IAS Gyan

Daily News Analysis

Still awaiting police reform

19th October, 2020 GOVERNANCE

Context: It is time for the judiciary to step in and enforce the diktats it had passed in 2006.

Recent brutality instances:

  • Police brutality in recent months has turned quotidian.
  • The thrashing of a Dalit Ahirwar couple by the police in Guna district of Madhya Pradesh on July 14 was very distressing.
  • The District Collector and the Superintendent of Police have been transferred and six police personnel have been suspended since the incident. The matter will soon be forgotten.
  • The public outcry following the brutal torture of J. Benicks and his father P. Jayaraj in Sattankulam town in Thoothkudi district of Tamil Nadu resulting in their death had still not died when news came that a gangster, Vikas Dubey, was killed by the Uttar Pradesh police in Kanpur when he allegedly tried to flee from custody.
  • The police version of the incident was quite unbelievable. It looked like the law had been subverted.
  • These incidents and several others show that we need immediate remedial measures.

Solutions that remain on paper

  • Commissions and committees are set up every time there are demands for police reforms after a major incident.
  • Then the recommendations of such commissions and committees are simply consigned to the archives.
  • But they are not forgotten as some senior police officials vociferously demand implementation of their recommendations from time to time.
  • The first serious attempt to overhaul the policing machinery was made when the National Police Commission (NPC) was set up in 1977. The NPC submitted eight reports to the Ministry of Home Affairs between 1979 and 1981.
  • The report was put in cold storage until Prakash Singh, a retired IPS officer, filed a PIL in the apex court in 1996 demanding the implementation of the NPC’s recommendations.

The mystery of police reform

  • In 2006, the Supreme Court issued a slew of directives on police reform.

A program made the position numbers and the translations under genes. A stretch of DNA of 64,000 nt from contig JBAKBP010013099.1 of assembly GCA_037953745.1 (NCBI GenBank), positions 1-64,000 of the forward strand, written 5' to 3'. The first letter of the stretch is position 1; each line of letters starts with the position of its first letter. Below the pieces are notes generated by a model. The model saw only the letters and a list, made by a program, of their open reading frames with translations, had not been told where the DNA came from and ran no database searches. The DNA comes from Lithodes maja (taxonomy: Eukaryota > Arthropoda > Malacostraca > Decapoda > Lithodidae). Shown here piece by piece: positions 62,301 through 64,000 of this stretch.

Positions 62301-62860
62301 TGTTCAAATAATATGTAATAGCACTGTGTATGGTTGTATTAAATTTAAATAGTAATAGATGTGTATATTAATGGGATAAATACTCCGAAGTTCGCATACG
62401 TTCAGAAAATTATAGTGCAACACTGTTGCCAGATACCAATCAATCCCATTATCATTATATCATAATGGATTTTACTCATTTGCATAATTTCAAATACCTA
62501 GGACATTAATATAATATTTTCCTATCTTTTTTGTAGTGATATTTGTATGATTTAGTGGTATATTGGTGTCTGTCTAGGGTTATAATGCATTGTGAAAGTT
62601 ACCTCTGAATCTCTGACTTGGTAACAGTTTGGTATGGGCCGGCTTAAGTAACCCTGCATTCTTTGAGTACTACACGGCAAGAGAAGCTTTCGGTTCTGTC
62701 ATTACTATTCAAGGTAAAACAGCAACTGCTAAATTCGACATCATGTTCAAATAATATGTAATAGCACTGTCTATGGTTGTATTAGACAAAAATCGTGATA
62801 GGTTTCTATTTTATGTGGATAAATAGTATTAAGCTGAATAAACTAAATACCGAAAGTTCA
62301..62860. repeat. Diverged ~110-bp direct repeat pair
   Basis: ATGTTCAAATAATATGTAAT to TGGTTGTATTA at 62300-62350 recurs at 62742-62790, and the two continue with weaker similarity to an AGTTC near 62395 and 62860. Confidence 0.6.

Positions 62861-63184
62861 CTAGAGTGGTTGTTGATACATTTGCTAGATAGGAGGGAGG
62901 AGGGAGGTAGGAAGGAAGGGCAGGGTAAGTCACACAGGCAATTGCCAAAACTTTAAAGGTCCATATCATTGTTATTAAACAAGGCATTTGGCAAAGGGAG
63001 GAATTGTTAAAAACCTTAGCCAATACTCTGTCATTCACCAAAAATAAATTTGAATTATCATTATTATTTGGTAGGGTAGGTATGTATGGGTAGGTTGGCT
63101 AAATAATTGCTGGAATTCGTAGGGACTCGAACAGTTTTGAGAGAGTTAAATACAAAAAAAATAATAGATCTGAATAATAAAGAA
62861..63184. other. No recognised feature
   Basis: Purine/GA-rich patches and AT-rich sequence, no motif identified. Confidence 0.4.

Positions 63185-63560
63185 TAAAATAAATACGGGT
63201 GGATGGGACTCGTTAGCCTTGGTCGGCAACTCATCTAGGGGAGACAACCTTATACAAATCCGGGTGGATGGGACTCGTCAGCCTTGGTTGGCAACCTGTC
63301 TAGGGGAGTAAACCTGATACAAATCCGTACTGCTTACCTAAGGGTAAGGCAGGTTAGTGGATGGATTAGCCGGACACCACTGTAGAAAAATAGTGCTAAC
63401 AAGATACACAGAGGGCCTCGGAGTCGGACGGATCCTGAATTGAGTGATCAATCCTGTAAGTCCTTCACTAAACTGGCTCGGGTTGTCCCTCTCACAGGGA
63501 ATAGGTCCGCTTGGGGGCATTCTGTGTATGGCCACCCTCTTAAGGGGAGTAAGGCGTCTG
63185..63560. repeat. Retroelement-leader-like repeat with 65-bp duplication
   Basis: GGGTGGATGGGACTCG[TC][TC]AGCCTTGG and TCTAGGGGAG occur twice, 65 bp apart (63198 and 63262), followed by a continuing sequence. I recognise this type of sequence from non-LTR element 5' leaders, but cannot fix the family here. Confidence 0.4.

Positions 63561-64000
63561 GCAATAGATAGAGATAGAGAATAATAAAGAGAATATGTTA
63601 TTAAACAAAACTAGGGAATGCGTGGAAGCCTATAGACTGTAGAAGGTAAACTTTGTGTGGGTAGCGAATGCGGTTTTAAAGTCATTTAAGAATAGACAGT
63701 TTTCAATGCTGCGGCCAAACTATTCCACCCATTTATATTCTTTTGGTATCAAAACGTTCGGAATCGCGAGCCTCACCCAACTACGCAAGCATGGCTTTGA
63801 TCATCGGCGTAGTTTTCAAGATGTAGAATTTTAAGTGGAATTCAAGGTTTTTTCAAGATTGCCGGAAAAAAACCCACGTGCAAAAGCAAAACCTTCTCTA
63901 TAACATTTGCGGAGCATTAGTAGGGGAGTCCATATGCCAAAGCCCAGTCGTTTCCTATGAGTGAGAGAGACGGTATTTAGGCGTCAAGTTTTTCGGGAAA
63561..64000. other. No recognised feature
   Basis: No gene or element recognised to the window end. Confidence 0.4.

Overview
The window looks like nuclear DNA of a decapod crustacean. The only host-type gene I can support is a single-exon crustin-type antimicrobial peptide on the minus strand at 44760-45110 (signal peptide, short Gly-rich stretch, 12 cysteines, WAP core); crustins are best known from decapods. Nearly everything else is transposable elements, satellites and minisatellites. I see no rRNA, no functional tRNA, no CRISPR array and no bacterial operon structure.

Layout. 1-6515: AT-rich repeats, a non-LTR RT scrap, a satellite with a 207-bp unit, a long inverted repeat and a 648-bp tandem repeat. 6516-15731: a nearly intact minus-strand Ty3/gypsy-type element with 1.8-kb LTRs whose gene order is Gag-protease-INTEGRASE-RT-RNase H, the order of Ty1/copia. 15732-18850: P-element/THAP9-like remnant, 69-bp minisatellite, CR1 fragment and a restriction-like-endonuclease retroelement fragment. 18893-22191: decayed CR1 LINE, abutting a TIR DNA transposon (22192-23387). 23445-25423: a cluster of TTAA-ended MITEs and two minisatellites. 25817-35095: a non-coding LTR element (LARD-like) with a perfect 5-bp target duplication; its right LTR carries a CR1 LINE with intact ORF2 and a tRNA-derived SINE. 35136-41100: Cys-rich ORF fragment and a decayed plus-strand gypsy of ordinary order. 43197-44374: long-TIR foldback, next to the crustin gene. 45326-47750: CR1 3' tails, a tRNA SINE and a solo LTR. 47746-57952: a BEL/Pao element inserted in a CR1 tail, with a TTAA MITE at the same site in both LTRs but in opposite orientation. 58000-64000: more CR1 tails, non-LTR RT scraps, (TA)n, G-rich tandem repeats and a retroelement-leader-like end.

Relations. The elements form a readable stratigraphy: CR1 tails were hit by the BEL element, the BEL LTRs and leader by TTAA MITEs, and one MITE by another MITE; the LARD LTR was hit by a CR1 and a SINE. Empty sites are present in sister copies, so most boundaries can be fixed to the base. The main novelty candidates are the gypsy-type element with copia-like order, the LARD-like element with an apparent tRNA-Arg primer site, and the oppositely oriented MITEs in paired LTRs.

• These would have had a far-reaching impact had the States and the Centre paid any serious attention to them.
  • According to a report by the Association for Democratic Reforms (2018), there were 1,580 MPs and MLAs facing criminal charges. Therein lies the crux of the matter.

Turning a blind eye

  • The one diktat that would hurt the most is the setting up of a State Security Commission (SSC) in each State, which would divest the political leaders of the unbridled power that they wield at present.
  • Of the States that constituted an SSC, only Andhra Pradesh and Karnataka have made SSC recommendations binding on the State government, according to the Commonwealth Human Rights Initiative.
  • Only six States provided a minimum tenure of two years to the Director General of Police (DGP). Many States have not implemented a single directive of the Supreme Court.

Awaiting police reforms

  • Since expecting political will to implement police reforms is a far cry, it is for the judiciary to step in and enforce the diktats it had passed.
  • Fourteen years is too long a period for any further relaxation.
  • The Court has to come down heavily on the States and the Centre to ensure that its directives are not dismissed lightly.
  • A bold step towards bringing down crimes is possible only when the politicians-criminals-police nexus is strangled.